(written in 2015)
I’ve recently had the good fortune to become part of the musical community of Madrid and to encounter a group of fun, interesting and creative people. Like me, they appear to be curious, sensitive, restless and occasionally troubled souls, searching for the elusive and using performance as a way to simultaneously attempt to find some way to these untapped emotions while having enormous fun at the same time. Creativity is a strange process, often identified as allowing yourself to be a vessel through which it flows, as referenced in Julia Cameron’s enormously instructive book, ‘The Artist’s Way’. John Cleese gave a great speech about this (see link below), describing how the creative person needs to be able to be a child and to enter a space where anything is possible while being able later to put it together into something cohesive rather than leaving it as simply a rash of ideas. If the vessel idea may seem somewhat pretentious to some, and there is certainly a craftsman element to the creation of an original work or a reinterpretation of an existing one, there is undoubtedly some magic in the creation of something that is wholly yours with that mysterious element of not knowing how and why you came up with what you did.
Anyone who knows me for more than 30 seconds soon learns that I’m a fully-fledged Beatles devotee (see previous blog post ‘The Beatles And A Mass of Humanity’), and they had some interesting experiences and perspectives on this subject. Paul McCartney, if he is to be believed, woke up with the tune of his most successful song ‘Yesterday’ in his head, taking it round to friends to play them the melody to see if it was something that was already out there in the musical ether and later wondering at some point whether he should really be taking the credit for something he’d apparently dreamed. John Lennon characteristically saw creativity and fame in psychoanalytical terms, stating ‘I’m only famous because of my repression. I only made it because I had a stronger drive to say ‘look Mummy, Daddy, now will you love me?’’, the implication being that the more desperate the need for deprived love, the harder the drive is to turn the expression of it into a potential career and gain the love and respect of millions of people. George Harrison dryly and concisely commented that ‘songwriting is like going to confession’. And Ringo? I believe he’s an underrated and highly creative drummer but he took a full 4 years just to write ‘Don’t Pass Me By’ so I have to discount him on this particular subject!!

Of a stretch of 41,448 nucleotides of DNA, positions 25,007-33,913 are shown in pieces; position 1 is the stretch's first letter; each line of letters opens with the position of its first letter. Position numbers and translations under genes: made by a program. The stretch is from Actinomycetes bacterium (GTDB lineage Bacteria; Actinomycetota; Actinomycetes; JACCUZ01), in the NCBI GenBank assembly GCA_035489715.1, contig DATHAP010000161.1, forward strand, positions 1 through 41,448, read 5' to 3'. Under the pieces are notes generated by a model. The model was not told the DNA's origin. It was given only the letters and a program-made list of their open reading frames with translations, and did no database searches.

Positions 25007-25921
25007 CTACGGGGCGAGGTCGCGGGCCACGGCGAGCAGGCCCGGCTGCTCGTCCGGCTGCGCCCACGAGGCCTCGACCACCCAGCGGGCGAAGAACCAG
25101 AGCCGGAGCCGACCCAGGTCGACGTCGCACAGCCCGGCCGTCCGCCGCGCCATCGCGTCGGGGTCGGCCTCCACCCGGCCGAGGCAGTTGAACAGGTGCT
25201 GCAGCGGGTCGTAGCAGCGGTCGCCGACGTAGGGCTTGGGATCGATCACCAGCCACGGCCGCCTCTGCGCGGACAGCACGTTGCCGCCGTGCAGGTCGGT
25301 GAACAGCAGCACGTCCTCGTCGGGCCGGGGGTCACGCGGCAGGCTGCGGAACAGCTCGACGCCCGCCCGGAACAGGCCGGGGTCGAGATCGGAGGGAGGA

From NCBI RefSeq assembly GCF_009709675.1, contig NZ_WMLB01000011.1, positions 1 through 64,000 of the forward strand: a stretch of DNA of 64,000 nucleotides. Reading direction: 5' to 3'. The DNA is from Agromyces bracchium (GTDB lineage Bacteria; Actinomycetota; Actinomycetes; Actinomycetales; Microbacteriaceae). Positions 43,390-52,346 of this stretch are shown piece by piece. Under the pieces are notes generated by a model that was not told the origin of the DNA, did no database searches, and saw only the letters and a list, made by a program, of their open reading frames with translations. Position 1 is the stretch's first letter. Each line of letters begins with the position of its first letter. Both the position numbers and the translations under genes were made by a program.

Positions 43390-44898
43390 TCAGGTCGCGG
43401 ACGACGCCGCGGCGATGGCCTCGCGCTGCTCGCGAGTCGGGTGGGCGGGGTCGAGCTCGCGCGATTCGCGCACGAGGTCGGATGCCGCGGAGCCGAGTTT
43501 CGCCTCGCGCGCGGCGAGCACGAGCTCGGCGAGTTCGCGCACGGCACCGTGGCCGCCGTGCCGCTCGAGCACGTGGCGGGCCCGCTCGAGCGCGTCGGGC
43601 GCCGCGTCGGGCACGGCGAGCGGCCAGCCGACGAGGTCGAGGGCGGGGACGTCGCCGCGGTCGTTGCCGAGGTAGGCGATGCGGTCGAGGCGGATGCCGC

John Lennon’s comments hint at the well-known idea of the ‘tortured artist’, whose soul cannot rest until he’s purged himself of the overwhelming feelings that inhabit and haunt his being and are making him/her unhappy. This is far too big a subject to go into in a brief blog post, but it is probably true in some cases though like many things in our society, reduced over time to a well-worn cliché. What I can say with conviction is that a great deal of the songwriters and general writers I’ve ever known seem to be bonded by a certain eccentricity and the implicit shared experience of being considered outcasts in the glorious ‘straight society’ into which most of us are born. Don’t kid yourself or buy into the propaganda that society is ‘liberal’. The atmosphere in most schools (and perhaps homes) is archly conservative, without much deviation from accepted norms needed for behaviour to be deemed unacceptable and for the perpetrator to be an outcast. The faux-outrage of news anchors and journalists to what are considered vague controversies in the real world encourages and shapes this conservatism.
So what of performance? Well, it’s a rush of adrenalin hard to match, and the first experience of putting yourself up on that stage to express yourself in front of others is surely never to be forgotten. I used to suffer from terrible nerves when playing in my first band, and I was only playing bass rather than being the one that the audience focused on. That magic moment when you hit the first note of the first song and the nerves clear was always the one worth all the nervous energy expended beforehand. I’ve previously written in full about the recollections of a certain Welsh drummer when he was struck by nerves at his band’s first big concert and the phenomenon of nerves themselves (see ‘The Way of The Nervous Official’), but in short there is a tremendous vulnerability involved, perhaps even more in acoustic performance, which is very often solo and which has an intimacy and purity hard to match in any other situation, as well as a physical closeness to the audience. Physical tiredness often accompanies nerves, as the body struggles to deal with the energy required to fend off the excess adrenalin. Personally, my nerves disappeared as a musical performer after I had the far more terrifying ordeal of acting in a full-length Shakespeare play in the glamorous environs of a hall in Baron’s Court, West London with a captive audience of around 80 (I think the jury’s out on whether it’s scarier to perform in front of a small or large audience). The play was ‘Love’s Labour’s Lost’, one of The Bard’s earliest and dullest, and I stood in the wings, physically shaking like a leaf, trying to remember my cues and trying to remember to put some emotion into it beyond just remembering my lines and getting through it. Our director had helpfully told us that ‘it’s better if you learn the lines well but not too well, as the risk element will improve your performance’ (while simultaneously shredding your nervous system, thanks for that!!). The huge upside of this experience was that performing songs became incredibly easy in comparison and is something that a seasoned performer generally finds more comfortable than other pursuits (stand-up comedy being another example of a remarkably difficult and nerve-racking art form). In performance, you give of yourself and you hope that the audience appreciates your efforts even if they don’t quite understand them.